State Comptroller Glenn Hegar has given the Legislature 2.8 billion new reasons for spending more state money – without raising taxes – on public schools and other programs that are important to the vast majority of Texans. But that doesn’t mean that the people who will control next year’s legislative session will do that.
Because of economic growth and rising oil prices, the comptroller has raised his revenue estimate by $2.8 billion for the current budget period. If the revised estimate holds true, it will mean a bigger pot of money for the Legislature to spend on education, health care, transportion, Hurricane Harvey relief and other public services when the new state budget is written next year.
Hegar also predicted an $11.85 billion balance in the Rainy Day Fund, the state’s savings account, when the current budget period ends.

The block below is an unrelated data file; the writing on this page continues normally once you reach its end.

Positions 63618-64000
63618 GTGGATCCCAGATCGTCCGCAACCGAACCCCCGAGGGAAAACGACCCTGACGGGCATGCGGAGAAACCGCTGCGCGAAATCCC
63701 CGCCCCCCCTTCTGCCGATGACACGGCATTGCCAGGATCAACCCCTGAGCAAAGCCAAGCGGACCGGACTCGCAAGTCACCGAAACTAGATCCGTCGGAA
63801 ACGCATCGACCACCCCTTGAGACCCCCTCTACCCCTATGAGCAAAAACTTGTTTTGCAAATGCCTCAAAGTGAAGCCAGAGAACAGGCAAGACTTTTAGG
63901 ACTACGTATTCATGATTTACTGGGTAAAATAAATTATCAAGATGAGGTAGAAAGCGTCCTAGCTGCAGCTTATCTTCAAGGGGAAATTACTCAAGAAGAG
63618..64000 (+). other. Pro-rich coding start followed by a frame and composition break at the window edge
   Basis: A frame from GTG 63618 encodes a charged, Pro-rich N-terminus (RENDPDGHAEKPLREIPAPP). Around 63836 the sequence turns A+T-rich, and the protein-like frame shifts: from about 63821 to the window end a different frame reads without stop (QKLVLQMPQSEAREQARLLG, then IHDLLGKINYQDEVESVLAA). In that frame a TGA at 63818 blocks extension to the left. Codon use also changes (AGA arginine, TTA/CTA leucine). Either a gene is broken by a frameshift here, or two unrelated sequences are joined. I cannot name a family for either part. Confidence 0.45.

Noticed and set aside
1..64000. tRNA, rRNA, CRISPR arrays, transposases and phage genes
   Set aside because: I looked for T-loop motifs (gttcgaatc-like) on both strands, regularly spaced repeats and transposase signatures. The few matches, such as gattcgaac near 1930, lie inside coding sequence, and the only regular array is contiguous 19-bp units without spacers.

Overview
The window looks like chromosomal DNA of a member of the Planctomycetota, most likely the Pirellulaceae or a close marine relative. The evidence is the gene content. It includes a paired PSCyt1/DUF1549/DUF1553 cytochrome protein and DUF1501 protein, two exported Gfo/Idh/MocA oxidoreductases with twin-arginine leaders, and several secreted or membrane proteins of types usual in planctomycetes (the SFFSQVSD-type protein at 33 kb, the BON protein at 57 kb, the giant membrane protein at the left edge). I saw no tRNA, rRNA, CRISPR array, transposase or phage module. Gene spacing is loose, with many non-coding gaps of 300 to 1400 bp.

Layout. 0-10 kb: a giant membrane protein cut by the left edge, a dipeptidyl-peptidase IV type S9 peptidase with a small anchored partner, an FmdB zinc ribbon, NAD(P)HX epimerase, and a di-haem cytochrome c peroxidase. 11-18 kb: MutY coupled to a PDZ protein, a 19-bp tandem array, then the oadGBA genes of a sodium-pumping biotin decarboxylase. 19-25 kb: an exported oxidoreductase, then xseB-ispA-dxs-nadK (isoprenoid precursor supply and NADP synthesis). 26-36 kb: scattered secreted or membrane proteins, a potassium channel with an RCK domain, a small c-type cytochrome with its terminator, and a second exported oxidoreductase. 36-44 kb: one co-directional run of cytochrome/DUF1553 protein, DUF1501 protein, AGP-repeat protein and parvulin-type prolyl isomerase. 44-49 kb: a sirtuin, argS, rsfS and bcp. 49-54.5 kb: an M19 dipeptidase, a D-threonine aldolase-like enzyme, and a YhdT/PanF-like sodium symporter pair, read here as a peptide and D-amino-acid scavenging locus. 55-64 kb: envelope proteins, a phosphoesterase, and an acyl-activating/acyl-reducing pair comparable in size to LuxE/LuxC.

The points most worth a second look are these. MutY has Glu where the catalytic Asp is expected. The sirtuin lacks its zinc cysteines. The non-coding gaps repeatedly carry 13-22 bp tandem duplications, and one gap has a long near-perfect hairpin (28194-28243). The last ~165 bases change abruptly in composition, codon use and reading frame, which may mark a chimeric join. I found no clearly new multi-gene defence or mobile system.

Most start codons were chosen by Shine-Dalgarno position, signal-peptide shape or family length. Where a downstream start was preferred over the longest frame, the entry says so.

There will be a lot of competition for the extra money when legislators start drafting the new budget. And there is no guarantee that leaders such as Gov. Abbott and Lt. Gov. Patrick, if they are still in office, will be any more willing to boost state education funding than they have been in previous sessions.
Remember, the state’s share of public school funding has steadily declined under their watch and is projected to soon drop below 40 percent, while the lion’s share for local taxpayers grows bigger. Abbott, Patrick and their allies have even refused to dip into the Rainy Day Fund despite growing financial emergencies in many school districts.
So, the $2.8 billion bump in the revenue estimate is an important figure. But an even more important figure will be the number of education friendly candidates who are elected to the Legislature in November. The more legislators who are truly dedicated to public schools, the greater the chance of those schools sharing in some of that $2.8 billion.
TSTA-PAC already has endorsed a number of education friendly candidates, both Republicans and Democrats, and likely will endorse more this summer.
So stay tuned, check our endorsement list and when election time rolls around this fall, Vote Education First!